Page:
A Relational Database Management System (RDBMS) is a database management system (DBMS) that is based on the relational model as introduced by Dr. Edgar F. Codd. Strictly speaking it should also satisfy Codd’s 12 rules, but in practice there is no DBMS that satisfies all these rules. In fact, most successful DBMS that are considered to be relational violate the relational model in several important ways, including the Structured Query Language (SQL).
Relational DataBase Management Systems (RDBMS) stores data in the form of related tables. RDBMS are powerful because they require few assumptions about how data is related or how it will be extracted from the database. As a result, the same database can be viewed in many different ways.
An important feature of relational systems is that a single database can be spread across several tables.
The first released RDBMS that was a relatively faithful implementation of the relational model was the Multics Relational Data store first sold in 1978. Others have been Berkeley Ingres, QUEL and IBM BS12.
Today, popular commercial RDMBS for large database include Oracle, Microsoft SQL Server, Sybase SQL server and IBM’s DB2. The most commonly used free RDBMS are MySQL, PostgreSQL.
Dr. E.F. Codd is an IBM researcher who first developed the relational data model in 1970. In 1985, Dr. Codd published a list of 12 rules that define an ideal relational database and has provided a guideline for the design of all relational database systems.
Dr. Codd has used the term guideline because till date no commercial relational database system fully conforms to all 12 rules. Today, the rules are not talked about as much but remain a goal for relational database design.
Rule 1: The Information Rule: All data should be presented in table form.
Rule 2: Guaranteed Access Rule: All data should be accessible without ambiguity. This can be accomplished through a combination of the table name, primary key and column name.
Rule 3: Systematic Treatment of Null Values: A field should be allowed to remain empty. This involves the support of a null value, which is distinct from an empty string or a number with a value of zero. Of course, this can't apply to primary keys. In addition, most database implementations support, the concept of a not null field constraint that prevents null values in a specific table, column.
Rule 4: Dynamic On Line Catalog based on the Relational Model: A relational database must provide access to its structure through the same tools that are used to access the data. This is usually accomplished by storing the structure definition within special system tables.
Rule 5: Comprehensive Data Sublanguage Rule: The database must support at least one clearly defined language that includes functionality for data definition, data manipulation, data integrity and database transaction control. All commercial relational databases use forms of standard SQL (i.e. Structured Query Language) as their supported comprehensive language.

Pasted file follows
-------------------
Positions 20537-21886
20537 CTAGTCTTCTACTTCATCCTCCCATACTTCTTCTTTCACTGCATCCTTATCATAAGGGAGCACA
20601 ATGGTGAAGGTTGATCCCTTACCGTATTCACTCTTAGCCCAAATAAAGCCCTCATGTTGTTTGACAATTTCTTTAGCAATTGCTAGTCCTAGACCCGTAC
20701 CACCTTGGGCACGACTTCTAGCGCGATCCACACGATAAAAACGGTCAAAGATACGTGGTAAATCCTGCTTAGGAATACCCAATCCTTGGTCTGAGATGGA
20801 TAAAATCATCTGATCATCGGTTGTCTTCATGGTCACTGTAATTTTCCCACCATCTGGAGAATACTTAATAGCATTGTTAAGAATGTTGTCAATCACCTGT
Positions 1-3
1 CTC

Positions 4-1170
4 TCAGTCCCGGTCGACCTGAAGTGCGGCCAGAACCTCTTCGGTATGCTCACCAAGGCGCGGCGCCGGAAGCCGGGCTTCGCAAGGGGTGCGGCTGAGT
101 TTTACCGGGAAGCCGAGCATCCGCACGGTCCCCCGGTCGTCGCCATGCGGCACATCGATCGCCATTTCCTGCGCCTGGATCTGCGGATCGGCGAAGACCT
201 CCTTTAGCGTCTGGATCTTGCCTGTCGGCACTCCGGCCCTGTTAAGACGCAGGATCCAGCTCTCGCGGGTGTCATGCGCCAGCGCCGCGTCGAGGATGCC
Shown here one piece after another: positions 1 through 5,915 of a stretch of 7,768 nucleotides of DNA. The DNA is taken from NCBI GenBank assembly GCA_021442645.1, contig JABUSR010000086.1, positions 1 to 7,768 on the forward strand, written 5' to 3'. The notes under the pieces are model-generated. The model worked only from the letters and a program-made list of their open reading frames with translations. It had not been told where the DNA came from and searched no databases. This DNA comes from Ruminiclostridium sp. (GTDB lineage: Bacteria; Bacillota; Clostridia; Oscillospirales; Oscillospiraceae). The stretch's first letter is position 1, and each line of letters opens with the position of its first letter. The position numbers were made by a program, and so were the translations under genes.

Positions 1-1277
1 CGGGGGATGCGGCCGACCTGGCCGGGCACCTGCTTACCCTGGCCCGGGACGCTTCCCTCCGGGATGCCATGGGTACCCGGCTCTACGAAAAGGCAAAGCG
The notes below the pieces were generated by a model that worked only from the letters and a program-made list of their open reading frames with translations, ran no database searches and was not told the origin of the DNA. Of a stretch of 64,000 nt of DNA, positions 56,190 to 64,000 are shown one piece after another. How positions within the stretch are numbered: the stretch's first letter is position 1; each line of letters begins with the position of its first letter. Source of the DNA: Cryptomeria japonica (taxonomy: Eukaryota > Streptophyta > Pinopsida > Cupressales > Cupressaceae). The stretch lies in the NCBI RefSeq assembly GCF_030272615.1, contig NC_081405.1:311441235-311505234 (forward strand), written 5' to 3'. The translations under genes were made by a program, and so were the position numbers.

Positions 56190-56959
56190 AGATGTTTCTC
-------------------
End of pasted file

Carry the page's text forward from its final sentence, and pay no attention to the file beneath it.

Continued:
Rule 6: View Updating Rule: Data can be presented in different logical combinations called views. Each view should support the same full range of data manipulation that has direct access to a table available. In practice, providing update and delete access to logical views is difficult and is not fully supported by any current database.
Rule 7: High level Insert, Update, and Delete: Data can be retrieved from a relational database in sets constructed of data from multiple rows and/or multiple tables. This rule states that insert, update, and delete operations should be supported for any retrievable set rather than just for a single row in a single table
Rule 8: Physical Data Independence: The user is isolated from the physical method of storing and retrieving information from the database. Changes can be I made to the underlying architecture (hardware, disk storage methods) without affecting how the user accesses it
Rule 9: Logical Data Independence: How data is viewed should not be changed when the logical ,structure (table's structure) of the database changes. This rule is particularly difficult to satisfy. Most databases rely on strong ties between the data viewed and the actual structure of the underlying tables
Rule 10: Integrity Independence: The database language (like SQL) should support constraints on user input that maintain database integrity. This rule is not fully implemented by most major vendors. At a minimum, all databases do preserve two constraints through SQL. No component of a primary key can have a null value. If a foreign key is defined in one table, any value in it must exist as a primary key in another table.
Rule 11: Distribution Independence: A user should be totally unaware of whether or not the database is distributed (whether parts of the database exist in multiple locations). A variety of reasons 'make this rule difficult to implement.
Rule 12: Non subversion Rule: There should be no way to modify the database structure other than through the multiple row database language (like SQL). Most databases today support administrative tools that allow some direct manipulation of the data structure.